The textbook example for mistranslation is the Chevy NOVA. Advertising folklore often uses this fiasco (Nova in Spanish means "no go," a car that doesn't run) to point out how companies need to be aware of the potential for missteps in mistranslations. And while in general most companies do right by their Spanish materials, there are still bad examples and practices to avoid.
The most common mistake occurs when marketers do not pay enough attention as to who is translating their material from English to Spanish. Surprisingly, companies often turn to an employee who speaks Spanish as their translator, assuming that, because this person speaks the language, they can also write and read it, which is not often the case.
However, what many fail to realize is that this in-house person also carries with them the slang learned from his parents and family, which is highly regionalized country of origin-centric. So, what they might read into the word, cuero, for example, is “leather,” but what people from other regions might read into it is “naked,” another possible definition of the same word. Wouldn't an airline be surprised to learn that if they wanted to tell people they are now flying in leather seats and instead told their clientele that they could now fly in their seats naked!
The second most common mistranslation mistakes result from the type of translator used. Most companies should not assume a translator will accurately get the meaning behind their writing. Most professional translators are just that, professional translators, whose job is to literally translate, not look for the meaning behind the message.
Marketers need to hire Spanish copywriters who understand the strategy alongside the intended message and can transcreate, not just literally translate, the copy. That is one mistake that a fast food restaurateur made when they literally translated "now open late" and ended up warning their Spanish customers that they, "open late now," potentially causing many clients to think that they were closed during key parts of the day.
In general, it’s not funny when a companies’ marketing work, money, strategy, and research goes down the drain thanks to one faulty translation. It is crucial to know who is translating and make sure that it is the right person for the job. Think about it this way. Would you put an accountant in charge of your creative department or vice versa? So why would you put an unqualified translator in charge of representing your company to one of your most important growth markets today? Exactly.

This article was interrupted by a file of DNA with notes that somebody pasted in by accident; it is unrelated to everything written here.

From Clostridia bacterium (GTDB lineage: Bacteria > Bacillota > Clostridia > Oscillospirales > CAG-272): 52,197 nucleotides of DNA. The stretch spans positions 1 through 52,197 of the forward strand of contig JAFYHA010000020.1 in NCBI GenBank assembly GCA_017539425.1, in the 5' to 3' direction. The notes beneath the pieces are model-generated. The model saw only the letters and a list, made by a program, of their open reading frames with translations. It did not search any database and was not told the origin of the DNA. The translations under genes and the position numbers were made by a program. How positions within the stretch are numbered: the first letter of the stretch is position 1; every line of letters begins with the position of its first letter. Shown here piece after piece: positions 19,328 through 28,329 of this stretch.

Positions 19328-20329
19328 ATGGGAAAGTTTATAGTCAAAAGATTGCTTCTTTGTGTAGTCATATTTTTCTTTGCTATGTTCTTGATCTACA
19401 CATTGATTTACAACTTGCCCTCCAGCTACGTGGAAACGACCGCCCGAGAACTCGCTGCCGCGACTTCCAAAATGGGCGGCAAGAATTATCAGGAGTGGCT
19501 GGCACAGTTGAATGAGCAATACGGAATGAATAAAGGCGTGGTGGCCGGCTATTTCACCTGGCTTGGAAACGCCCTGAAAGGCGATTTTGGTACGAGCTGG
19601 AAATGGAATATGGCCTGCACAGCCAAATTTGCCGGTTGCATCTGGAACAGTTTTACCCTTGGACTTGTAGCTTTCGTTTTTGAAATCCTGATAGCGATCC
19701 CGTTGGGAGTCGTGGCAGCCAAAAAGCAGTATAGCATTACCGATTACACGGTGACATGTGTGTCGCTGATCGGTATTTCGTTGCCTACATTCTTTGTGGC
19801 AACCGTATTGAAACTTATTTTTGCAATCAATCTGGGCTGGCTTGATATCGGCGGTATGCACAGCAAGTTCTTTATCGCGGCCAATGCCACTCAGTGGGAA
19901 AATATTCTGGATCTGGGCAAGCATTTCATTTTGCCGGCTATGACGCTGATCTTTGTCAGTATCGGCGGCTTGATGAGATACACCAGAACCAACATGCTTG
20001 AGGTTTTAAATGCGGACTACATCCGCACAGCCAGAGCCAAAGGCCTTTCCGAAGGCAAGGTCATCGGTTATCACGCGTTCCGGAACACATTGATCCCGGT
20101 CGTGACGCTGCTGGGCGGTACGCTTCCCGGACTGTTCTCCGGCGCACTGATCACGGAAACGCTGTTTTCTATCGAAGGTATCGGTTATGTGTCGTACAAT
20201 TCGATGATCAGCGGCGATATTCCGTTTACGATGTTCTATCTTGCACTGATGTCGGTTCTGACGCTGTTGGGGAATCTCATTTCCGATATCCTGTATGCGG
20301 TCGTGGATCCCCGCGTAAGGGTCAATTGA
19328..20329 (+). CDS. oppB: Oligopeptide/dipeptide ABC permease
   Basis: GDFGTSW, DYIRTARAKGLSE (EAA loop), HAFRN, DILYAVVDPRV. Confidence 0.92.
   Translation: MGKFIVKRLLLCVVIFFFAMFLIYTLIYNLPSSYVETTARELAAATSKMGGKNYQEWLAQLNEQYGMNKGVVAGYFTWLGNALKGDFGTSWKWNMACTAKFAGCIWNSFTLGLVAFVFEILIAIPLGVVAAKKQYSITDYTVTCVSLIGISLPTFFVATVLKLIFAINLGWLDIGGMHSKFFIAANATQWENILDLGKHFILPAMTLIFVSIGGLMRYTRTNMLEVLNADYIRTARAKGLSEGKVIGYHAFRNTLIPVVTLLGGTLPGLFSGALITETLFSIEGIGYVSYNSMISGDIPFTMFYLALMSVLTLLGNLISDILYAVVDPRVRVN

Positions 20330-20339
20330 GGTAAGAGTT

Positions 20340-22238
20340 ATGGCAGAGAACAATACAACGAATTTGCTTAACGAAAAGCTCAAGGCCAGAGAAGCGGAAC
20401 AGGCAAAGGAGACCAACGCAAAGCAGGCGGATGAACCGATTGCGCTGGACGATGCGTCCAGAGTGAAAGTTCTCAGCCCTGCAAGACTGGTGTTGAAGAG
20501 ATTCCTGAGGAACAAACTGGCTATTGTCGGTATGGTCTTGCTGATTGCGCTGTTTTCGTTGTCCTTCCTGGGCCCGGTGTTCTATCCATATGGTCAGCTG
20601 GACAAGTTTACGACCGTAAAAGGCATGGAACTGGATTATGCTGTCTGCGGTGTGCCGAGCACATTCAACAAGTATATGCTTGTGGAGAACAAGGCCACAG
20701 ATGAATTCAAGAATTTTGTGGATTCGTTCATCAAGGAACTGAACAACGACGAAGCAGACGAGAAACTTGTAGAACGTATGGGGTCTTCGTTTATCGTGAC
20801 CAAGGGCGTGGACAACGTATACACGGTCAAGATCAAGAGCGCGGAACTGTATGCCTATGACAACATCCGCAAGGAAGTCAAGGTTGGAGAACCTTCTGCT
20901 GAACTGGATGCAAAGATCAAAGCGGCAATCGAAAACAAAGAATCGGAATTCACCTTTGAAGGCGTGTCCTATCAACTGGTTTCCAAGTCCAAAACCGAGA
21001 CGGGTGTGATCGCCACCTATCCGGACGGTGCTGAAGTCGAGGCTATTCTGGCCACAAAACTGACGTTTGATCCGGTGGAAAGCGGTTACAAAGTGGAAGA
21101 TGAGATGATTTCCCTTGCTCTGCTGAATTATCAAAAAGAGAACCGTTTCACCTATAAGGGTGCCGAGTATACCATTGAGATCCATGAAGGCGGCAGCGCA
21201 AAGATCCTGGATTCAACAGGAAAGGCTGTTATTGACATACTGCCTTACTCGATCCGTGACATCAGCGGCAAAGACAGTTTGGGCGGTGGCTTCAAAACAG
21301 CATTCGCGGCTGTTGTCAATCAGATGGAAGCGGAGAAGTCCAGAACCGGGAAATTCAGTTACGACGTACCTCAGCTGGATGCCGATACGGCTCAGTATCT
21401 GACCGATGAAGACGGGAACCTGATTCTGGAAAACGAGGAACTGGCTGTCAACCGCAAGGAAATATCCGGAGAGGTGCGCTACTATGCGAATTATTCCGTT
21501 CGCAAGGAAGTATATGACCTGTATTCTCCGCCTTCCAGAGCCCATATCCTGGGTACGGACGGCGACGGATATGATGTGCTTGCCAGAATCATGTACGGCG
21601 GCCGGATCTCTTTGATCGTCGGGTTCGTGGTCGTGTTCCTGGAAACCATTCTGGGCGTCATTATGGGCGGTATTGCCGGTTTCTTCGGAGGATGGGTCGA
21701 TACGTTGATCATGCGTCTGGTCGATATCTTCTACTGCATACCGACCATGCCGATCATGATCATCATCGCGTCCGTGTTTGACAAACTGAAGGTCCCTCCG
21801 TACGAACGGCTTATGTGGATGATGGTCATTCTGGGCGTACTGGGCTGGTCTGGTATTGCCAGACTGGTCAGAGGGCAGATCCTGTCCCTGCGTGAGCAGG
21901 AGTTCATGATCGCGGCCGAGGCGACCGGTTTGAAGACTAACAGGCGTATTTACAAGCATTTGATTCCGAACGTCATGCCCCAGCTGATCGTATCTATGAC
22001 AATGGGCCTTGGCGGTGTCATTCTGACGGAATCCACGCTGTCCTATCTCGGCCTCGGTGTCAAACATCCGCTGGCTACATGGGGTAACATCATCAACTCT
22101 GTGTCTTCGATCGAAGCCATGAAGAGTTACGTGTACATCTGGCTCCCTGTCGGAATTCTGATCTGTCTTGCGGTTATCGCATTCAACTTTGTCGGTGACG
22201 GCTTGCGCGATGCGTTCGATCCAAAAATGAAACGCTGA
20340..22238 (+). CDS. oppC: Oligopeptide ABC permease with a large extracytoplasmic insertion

Parents Guard the Doors to the Vital Hispanic Youth Market (May 2003)
With one out of five babies born in the U.S. today is Hispanic; the Latino youth market is a vital niche, especially in urban centers. And the 2000 census showed Hispanic families migrating outside the "traditional" Southwest into Southeastern states, where they are spreading the influence their children will have in rural and suburban towns.
Targeting such a diverse and increasingly bilingual population is not easy. Latino youth have so many distractions that marketing messages aimed at them must also be reinforced at home, by the most influential gatekeepers of all - parents.
As companies consider ways to target Latino youth, they should take these insights into consideration:
As the Latino Youth market grows in size and influence, it will be vital to work with companies that know how to position and sell to this population.
Luis Garcia is the founder and managing director of Garcia 360°, a San Antonio-based Hispanic communications agency specializing in integrated strategies. Garcia 360° helps clients assess opportunities in the Hispanic market, prepare services for their consumers/influencers, develop marketing plans, and creative to achieve business goals.
Contact Visibility Public Relations for additional information.
Many more articles in Sales & Marketing in The CEO Refresher Archives